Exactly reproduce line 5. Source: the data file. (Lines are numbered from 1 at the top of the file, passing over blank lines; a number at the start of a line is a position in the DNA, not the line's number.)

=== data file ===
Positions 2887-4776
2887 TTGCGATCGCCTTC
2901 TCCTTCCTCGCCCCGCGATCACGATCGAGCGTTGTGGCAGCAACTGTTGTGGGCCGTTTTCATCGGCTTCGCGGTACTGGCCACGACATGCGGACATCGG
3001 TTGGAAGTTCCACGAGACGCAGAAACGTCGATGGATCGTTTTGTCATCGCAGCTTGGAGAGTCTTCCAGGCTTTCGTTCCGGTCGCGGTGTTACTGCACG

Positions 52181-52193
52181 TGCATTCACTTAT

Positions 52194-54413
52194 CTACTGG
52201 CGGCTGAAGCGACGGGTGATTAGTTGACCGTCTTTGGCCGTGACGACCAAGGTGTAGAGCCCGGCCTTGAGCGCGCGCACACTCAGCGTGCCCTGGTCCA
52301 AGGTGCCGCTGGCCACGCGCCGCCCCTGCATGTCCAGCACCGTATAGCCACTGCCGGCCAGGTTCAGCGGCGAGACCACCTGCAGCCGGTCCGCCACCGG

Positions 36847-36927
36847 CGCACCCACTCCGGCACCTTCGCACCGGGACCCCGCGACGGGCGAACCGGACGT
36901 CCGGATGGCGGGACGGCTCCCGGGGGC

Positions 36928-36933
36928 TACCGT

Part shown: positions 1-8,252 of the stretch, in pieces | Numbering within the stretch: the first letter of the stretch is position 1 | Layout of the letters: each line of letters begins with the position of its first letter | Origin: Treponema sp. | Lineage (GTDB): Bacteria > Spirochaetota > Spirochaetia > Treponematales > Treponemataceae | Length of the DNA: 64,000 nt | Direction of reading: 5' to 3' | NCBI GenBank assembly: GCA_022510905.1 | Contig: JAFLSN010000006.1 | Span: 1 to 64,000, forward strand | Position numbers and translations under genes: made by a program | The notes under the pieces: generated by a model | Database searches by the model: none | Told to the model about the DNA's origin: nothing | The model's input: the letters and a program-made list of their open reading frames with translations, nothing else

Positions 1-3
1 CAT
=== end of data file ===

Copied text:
Positions 52181-52193